Conan: Kull of Atlantis. RPG review

Conan: Kull of Atlantis, Modiphius, C2020, £12.99 GBP

Review by Seth Stauffer

Before Conan, there was Kull, Robert E. Howard’s precursor to the infamous Cimerrian. The barbarian that paved the road for Conan is formally adapted for gaming, and Modiphius’ supplement, Kull of Atlantis, allows gamers to explore the ancient past of the world of Conan.

This book stands apart from the rest of Modiphius’ Conan line. Rather than flesh out the world of Conan, it acts as an alternate setting. The contents encompass the Thurian Age, predating the Hyborian Age of Conan. It is here that Robert E. Howard’s barbarian Kull ruled, and it is here that players can explore a completely different world, while still using the same rules. 

There are numerous notes about how the rules should be modified to facilitate gameplay, and retain the feel of the Thurian Age. For example, the iron of Conan’s time is replaced with bronze. These kinds of changes make sense, and help keep the rules unique for this alternate world.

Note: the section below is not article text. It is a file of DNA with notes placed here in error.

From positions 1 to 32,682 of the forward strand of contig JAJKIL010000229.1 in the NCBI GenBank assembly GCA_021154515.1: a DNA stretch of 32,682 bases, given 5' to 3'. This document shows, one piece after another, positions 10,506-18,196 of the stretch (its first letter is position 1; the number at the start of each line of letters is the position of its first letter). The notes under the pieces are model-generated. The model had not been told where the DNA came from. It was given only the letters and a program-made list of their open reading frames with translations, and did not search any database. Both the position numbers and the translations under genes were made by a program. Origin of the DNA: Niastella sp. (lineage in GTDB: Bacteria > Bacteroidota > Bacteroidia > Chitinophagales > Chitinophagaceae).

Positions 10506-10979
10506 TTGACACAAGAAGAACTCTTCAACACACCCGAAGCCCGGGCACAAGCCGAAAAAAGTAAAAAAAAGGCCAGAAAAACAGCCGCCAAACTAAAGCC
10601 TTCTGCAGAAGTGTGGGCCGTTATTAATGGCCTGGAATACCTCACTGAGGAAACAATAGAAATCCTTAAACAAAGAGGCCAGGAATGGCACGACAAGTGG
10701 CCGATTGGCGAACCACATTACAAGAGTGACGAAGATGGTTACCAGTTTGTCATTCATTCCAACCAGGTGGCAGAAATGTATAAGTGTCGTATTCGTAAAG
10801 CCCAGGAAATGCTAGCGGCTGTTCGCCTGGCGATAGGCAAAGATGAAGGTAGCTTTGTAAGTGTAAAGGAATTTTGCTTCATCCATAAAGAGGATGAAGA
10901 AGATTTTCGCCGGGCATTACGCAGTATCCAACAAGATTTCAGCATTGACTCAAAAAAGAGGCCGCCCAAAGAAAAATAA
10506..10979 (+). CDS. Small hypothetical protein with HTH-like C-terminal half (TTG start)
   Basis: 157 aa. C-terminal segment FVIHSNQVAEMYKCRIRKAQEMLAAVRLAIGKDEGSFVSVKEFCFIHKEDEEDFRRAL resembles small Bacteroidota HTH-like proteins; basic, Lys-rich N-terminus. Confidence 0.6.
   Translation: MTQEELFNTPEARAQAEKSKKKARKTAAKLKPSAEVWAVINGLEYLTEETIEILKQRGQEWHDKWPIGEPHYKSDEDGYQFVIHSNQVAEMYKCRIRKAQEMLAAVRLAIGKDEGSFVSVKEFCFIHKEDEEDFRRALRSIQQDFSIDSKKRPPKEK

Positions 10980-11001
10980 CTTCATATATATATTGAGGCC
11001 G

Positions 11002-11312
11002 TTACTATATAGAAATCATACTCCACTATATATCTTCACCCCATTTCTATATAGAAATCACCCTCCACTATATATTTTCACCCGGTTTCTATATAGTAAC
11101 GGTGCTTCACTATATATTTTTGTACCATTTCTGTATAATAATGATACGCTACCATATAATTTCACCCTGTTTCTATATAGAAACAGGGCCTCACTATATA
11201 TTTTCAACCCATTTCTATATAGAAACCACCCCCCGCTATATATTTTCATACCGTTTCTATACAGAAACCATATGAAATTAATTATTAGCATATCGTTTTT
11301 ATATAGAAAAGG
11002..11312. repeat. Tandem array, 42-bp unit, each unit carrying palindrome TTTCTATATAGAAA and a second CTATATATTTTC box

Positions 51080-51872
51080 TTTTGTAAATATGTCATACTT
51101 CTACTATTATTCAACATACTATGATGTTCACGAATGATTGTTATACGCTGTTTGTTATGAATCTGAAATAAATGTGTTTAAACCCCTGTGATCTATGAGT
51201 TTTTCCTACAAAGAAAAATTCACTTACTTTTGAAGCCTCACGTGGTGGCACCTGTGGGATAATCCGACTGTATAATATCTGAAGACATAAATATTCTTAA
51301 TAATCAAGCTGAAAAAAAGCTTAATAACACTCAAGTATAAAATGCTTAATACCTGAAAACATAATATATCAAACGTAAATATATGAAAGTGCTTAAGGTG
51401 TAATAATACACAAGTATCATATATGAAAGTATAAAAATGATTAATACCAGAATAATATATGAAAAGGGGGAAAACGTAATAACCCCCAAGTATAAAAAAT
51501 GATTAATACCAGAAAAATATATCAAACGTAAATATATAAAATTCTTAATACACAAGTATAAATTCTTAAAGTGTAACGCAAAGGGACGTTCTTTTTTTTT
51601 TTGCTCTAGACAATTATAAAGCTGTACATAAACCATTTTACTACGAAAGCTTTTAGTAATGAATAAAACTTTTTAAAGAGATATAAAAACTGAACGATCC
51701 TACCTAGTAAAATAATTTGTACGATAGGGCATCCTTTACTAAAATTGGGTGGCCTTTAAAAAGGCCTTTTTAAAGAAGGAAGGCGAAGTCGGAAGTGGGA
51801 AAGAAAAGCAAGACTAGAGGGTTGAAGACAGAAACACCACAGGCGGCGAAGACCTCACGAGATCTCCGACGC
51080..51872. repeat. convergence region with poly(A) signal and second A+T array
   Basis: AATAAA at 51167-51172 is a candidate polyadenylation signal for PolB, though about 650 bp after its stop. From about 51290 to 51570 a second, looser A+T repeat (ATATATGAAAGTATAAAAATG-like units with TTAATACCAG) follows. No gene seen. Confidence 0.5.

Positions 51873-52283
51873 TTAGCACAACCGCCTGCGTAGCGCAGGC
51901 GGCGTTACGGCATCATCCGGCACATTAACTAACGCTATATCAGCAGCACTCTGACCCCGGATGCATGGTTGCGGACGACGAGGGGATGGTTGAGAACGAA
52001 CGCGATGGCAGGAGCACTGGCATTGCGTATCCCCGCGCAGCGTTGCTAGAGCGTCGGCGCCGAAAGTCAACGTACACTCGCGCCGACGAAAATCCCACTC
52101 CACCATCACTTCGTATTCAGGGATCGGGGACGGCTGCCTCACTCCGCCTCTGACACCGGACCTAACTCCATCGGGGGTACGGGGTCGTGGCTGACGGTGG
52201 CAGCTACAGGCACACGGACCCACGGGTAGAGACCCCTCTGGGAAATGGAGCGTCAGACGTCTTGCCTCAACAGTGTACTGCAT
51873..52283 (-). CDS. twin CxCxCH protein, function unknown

It’s important to stress that this book is a set of rules for running a game in the world of Kull, not Conan. It encompasses different characters, in a different setting, with different lore, a different history, and so on. While the notes on how to modify the rules are vital, it felt underdeveloped. It should be stressed that the source material for Kull is not as robust as that of Conan.  However, it gave the impression that the writers wanted to make Kull fit the rest of the game line, rather than simply explore the Thurian Age in its own right. This book was the same size as others in the game line, but it’s very different and should have been larger.  

In a way, this book is a radical departure from Conan. It has no impact on the world of Conan, and it seems reasonable for people to pass on it. At the same time, the book offers a unique riff on everything else in Modiphius’ Conan game line.  Everything you could want, albeit in an abbreviated fashion, is present. By making use of the same rules available in the core rule book for Conan, gamers can essentially try out what is almost another game entirely, in a very manageable size.

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